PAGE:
Crack The Skye

Written by: AP on 27/04/2009 04:15:00

One spin is enough to remember why Mastodon was nominated for a Grammy, why they continue to raise the eyebrows of critics worldwide with every release, and why they are unanimously considered one of the most important metal bands to have surfaced in this decade. Once again the Mastodon treads where others falter, toasting their epoch with yet another album of absolutely enormous proportions. Faithful to tradition, "Crack The Skye" is of course a concept album, chronicling the life of the last Russian tzar, Nicholas II. Faithful to tradition also, it's quirky, experimental and absolutely fucking phenomenal. This band writes its own acclaim now.

On the first listen one cannot conceive of any way that this, or any other album for that matter, could be any better, and those sentiments remain unchanged even now. Other than tell you that it is one of the most invigorating, intellectually challenging and complete albums you will have listened to, let me dissect this colossus into its constituent elements, no less complex themselves than the whole of which they are part. For such is the nature of this band's music: not as distressing and intense as Meshuggah but equally, if not more unique in its delivery. Both of these bands stand out of reach on the fringe of contemporary metal and defy what is thought possible in music, but while the former does it to maintain status as one of the most extreme and experimental bands on the market, Mastodon wants to (and succeeds in doing so, it should be said) be the eclectic and elegant, poetic and refined, merging styles from far and wide to sow the most perfect quilt work.

At its centre is Brann Dailor, whose prowess behind a drumkit is second to none. Those who have witnessed it live will agree that looking elsewhere is out of the question from strike one and indeed even on the album it's difficult to divert one's ears to the infinity of other things going on when he unleashes his trade. Jamming exclusively with guitarists in his youth, Brann has developed an entirely unique style of drumming that is impossible to attribute to any one genre. In fact, the constant progressions and changes in tempo, not to mention the complete lack of a typical rhythm section (there is no following the bass line here; no, Brann traces the two guitars, and if you have no idea what those sound like, prepare to be blown off your seat) suggest that he might as well have improvised all of it. But it's not jazz, either; it belongs to him, which may explain why no drummer before or since has been able to replicate the sound.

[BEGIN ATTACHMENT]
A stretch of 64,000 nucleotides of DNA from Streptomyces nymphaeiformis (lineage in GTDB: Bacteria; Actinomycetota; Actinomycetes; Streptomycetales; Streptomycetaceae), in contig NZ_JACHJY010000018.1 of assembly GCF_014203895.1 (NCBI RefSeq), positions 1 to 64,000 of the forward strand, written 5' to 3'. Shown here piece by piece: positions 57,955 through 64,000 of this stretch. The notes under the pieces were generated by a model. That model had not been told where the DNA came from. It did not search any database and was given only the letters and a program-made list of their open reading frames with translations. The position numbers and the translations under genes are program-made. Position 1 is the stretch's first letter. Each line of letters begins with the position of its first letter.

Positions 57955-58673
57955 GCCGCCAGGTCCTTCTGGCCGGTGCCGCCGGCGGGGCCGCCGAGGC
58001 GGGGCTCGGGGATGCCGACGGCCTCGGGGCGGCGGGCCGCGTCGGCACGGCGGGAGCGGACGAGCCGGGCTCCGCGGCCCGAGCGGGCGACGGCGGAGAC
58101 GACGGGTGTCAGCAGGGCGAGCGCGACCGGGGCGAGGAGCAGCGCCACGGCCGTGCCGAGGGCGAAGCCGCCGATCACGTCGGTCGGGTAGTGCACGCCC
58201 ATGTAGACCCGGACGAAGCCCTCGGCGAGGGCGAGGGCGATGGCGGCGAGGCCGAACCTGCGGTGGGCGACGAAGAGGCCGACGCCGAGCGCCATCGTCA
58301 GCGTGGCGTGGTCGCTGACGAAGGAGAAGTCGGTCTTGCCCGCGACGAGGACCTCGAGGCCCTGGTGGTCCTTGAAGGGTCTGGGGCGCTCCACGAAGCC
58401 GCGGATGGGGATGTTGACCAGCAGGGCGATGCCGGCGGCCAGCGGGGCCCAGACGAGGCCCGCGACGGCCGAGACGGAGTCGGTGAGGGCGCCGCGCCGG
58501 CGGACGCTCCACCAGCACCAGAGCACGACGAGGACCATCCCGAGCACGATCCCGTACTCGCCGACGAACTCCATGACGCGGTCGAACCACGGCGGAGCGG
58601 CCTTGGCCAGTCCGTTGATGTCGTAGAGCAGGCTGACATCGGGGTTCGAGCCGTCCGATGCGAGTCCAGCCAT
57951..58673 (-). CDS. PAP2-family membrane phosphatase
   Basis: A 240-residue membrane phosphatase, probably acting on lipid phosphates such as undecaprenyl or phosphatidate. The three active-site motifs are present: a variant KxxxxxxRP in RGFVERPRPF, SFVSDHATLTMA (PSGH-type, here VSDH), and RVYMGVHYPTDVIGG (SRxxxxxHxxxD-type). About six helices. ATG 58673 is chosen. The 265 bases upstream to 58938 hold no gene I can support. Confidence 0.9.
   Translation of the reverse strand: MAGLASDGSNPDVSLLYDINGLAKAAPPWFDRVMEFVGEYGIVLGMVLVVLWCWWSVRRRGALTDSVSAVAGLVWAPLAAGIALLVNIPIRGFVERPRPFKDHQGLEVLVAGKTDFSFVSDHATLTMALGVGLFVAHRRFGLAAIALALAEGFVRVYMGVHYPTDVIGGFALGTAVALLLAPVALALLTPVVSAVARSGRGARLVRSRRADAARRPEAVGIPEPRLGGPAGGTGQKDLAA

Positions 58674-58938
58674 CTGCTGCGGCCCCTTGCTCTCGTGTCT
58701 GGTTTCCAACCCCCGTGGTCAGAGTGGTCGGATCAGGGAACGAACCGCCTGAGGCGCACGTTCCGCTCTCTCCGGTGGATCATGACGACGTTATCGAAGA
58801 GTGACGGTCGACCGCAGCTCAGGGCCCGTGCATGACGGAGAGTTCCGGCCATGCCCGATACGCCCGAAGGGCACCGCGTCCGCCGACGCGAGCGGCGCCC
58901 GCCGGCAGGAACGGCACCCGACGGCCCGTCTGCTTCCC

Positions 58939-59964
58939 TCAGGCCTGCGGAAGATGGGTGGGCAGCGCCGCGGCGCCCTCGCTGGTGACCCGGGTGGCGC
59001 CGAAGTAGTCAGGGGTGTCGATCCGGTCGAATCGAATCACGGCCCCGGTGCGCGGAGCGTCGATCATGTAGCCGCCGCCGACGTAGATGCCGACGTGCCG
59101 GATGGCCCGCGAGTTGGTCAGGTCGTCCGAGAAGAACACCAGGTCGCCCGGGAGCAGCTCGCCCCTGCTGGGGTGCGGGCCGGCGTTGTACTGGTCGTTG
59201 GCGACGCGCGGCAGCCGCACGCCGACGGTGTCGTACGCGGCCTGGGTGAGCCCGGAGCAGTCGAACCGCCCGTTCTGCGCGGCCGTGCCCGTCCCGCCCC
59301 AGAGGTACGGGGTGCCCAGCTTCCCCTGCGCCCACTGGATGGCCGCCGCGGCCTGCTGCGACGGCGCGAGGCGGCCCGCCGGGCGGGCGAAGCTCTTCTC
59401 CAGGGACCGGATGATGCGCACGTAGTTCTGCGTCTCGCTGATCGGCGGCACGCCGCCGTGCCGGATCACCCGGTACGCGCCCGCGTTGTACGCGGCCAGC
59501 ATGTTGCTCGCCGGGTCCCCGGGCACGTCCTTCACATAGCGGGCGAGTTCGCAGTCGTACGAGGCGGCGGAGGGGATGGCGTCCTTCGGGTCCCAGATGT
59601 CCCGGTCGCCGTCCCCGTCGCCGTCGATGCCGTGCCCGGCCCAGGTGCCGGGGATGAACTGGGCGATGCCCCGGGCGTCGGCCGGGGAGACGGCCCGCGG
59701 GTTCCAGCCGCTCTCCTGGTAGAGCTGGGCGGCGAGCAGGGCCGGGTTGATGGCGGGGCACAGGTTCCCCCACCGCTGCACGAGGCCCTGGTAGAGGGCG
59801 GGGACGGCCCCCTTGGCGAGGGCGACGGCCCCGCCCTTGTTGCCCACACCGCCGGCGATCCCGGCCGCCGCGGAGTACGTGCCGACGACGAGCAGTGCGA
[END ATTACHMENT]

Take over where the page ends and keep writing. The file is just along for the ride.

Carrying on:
It certainly doesn't hurt Mastodon either that it boasts guitarists like Bill Kelliher and Brent Hinds, who are among the most innovative riff-smiths in today's trade. Their melodies spiral out in askew, odd-size patches in every direction, entangled in the two's sludgy growls, strange interplays and vocal harmonies that bring forth the rainbow of colors in this quilt we have imagined. Finally, bassist and other lead vocalist Troy Sanders sows together this mosaic of music with what might just be the most atypical and instantly recognizable voices in modern metal and bass playing which, anonymous though it may sound beneath the immensity of the surrounding soundscape at times, like his rhythmic companion behind the skins, refuses to conform to any kind of presumed pattern, as if keen to prove the worth of the four-string in a band (and yes, although occasionally it's hard to believe it really is a four-string).

"Crack The Skye" is not an album that can be tackled in one, two, or even three consecutive listening sessions. This is because it follows no norms other than those set by the minds of the band members, which is good news for those of us who are more than just a little tired of gallop-chugging and staccato riffs. What's on the menu here is an asymmetric guitar universe where the rules are meant to be broken and what comes out of it are not burning frets and hyper speed shredding but melodies with a distorted brilliance that raises the hairs on your back and tempts you to rewind and listen to what just happened there again to make sure you didn't miss a little piece of genius. And did I mention that drumming? It's plays like a forty-five-minute solo and is by itself enough to afford Mastodon the praise they have once again proven to deserve. Seriously, strip this disc of guitars and bass and there would still be enough jaw-dropping instrumentation to complement the vocals, which, by the way, are used to similar effect themselves.

While it is true that the wall of text above describes "Crack The Skye" in somewhat loose and general terms, it really is an album that deserves the full, undivided attention of the listener. No single song stands out as such (apart from the otherworldly "The Czar", which is now officially a nominee for, and the likely winner of best song in our imaginary award ceremony which will not take place in the end of this year), and nor should they when "Crack The Skye" plays without pause, like storytelling - like the concept album it is. It's Mastodon's finest. It's an album to lose yourself in. It's legend in the making. And it's out of this world.


Download: Divinations, The Czar, Ghost of Karelia

For the fans of: Baroness, High On Fire, Isis, The Melvins, Neurosis

Listen: Myspace

Release date 24.03.2009


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